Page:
One of the few pleasant byproducts of the recession and its aftermath has been relaxed commutes—fewer people driving
to work, fewer trucks delivering things, fewer service vehicles zipping about. There seems to be less congestion.
The observation is mine along with others who have mentioned similar experiences driving back and forth to work. If you see something different, chime in with a comment. Unfortunately, we’re stuck with anecdotal evidence because government statisticians don’t track traffic patterns consistently at the local level.
If you’re noticing comparatively hassle-free commutes, enjoy them while they last. Broader traffic counts, which dipped in 2008, are rising again.
Miles driven in the upper Midwest are recovering to 2007 levels. In Indiana, traffic already has exceeded 2007 levels on major city streets and highways; in November, traffic on these Hoosier “urban arterials” almost broke a record set in the same month in 2006.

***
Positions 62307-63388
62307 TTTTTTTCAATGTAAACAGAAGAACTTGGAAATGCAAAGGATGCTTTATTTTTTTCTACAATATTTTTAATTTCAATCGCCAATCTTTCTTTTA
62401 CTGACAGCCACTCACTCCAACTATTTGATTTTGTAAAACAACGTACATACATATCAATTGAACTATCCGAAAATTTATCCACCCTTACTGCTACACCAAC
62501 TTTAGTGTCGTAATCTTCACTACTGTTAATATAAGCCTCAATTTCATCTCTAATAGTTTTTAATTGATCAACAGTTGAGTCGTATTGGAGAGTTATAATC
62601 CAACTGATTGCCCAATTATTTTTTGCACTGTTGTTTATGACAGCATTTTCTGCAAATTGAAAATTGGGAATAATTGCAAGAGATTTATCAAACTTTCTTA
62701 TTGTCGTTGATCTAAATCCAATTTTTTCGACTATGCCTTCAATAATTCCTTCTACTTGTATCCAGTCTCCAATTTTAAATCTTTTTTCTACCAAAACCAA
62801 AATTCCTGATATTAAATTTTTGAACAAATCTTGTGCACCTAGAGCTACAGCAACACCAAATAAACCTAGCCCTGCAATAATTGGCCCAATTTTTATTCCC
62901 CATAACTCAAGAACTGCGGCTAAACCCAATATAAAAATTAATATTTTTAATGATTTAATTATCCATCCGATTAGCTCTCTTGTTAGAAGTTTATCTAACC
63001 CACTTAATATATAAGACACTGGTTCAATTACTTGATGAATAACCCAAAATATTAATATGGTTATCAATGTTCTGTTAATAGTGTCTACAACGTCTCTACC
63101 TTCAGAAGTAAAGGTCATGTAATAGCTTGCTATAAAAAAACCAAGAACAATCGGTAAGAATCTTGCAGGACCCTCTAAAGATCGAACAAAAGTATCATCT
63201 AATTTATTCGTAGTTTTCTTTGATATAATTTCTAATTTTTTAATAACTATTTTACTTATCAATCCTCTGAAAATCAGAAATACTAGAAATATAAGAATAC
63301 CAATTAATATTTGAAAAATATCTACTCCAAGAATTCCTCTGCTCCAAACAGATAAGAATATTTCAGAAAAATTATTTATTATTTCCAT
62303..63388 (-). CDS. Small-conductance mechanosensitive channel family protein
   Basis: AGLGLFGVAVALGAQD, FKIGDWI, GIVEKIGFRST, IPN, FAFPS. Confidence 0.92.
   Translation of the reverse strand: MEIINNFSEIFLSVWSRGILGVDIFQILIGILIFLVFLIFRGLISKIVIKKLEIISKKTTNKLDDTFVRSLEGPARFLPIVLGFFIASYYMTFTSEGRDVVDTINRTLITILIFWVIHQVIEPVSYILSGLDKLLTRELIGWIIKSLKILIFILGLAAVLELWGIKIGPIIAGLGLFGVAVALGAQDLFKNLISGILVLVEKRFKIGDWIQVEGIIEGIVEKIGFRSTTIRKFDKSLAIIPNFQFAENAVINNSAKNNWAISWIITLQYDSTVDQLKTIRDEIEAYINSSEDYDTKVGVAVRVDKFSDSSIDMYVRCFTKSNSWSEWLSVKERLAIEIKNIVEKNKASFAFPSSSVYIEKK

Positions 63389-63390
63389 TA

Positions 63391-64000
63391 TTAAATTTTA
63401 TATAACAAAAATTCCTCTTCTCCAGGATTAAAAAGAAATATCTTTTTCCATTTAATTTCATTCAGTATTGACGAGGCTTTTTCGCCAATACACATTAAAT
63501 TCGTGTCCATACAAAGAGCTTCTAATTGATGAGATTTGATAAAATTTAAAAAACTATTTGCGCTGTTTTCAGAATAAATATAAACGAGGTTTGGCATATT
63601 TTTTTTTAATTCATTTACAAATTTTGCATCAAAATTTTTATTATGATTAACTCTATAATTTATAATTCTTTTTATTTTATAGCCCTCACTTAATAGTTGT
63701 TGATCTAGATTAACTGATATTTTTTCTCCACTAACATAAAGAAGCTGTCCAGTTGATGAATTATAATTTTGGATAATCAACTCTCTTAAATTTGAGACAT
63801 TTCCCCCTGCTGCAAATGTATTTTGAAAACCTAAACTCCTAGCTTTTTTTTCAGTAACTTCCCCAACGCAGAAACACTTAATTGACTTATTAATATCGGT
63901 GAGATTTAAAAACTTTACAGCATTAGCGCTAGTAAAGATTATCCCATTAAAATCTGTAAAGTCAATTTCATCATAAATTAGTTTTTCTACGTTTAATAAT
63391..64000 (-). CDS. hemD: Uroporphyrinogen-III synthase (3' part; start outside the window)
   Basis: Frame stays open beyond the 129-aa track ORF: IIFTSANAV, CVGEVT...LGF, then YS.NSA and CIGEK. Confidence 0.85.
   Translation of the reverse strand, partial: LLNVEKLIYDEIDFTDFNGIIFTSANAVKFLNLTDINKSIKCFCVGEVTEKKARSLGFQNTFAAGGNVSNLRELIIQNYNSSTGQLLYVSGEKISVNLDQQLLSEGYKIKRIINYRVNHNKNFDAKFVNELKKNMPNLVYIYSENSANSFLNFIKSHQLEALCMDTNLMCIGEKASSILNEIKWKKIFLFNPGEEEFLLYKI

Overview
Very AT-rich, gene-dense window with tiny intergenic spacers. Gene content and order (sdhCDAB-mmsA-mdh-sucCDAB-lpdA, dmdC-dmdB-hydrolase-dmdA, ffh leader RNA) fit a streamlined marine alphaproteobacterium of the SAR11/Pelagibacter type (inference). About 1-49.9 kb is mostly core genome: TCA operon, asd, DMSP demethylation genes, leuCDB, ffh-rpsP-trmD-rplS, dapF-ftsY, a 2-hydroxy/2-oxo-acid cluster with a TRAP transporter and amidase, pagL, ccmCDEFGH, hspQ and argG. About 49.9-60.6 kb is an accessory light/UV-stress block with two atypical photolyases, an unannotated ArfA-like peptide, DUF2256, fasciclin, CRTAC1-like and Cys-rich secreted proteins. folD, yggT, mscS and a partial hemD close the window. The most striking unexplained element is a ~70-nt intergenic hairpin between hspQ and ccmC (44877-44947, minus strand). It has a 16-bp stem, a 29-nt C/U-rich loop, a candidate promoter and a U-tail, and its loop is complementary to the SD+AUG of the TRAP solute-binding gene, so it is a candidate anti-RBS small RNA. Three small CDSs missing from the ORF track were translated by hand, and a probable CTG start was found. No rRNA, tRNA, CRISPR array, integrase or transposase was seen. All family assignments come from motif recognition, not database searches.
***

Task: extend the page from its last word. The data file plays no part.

All of which raises a question: If traffic is surging, why hasn’t gridlock of old returned?
Economist Morton Marcus thinks it’s because people who were laid off are still struggling to find jobs. So they aren’t on the roads during the heaviest drive times.
That explanation is borne out by employment in the Indianapolis area. The region has lost about 50,000 jobs, and the numbers were still dropping as of December.
Marcus believes overall traffic is rising because people who didn’t lose jobs are easing back into normal lifestyles. They’re packing popular restaurants and heading to malls. However, few of them are on roads during peak drive times, so they have little impact on commutes.
Trucks are replenishing depleted inventories in warehouses, but their presence is spread throughout the day, not just during peak traffic.
Eventually, employers will start hiring again, as they usually do during the final stages of a typical economic cycle. Until then, commutes promise to remain tolerable.
What are your thoughts?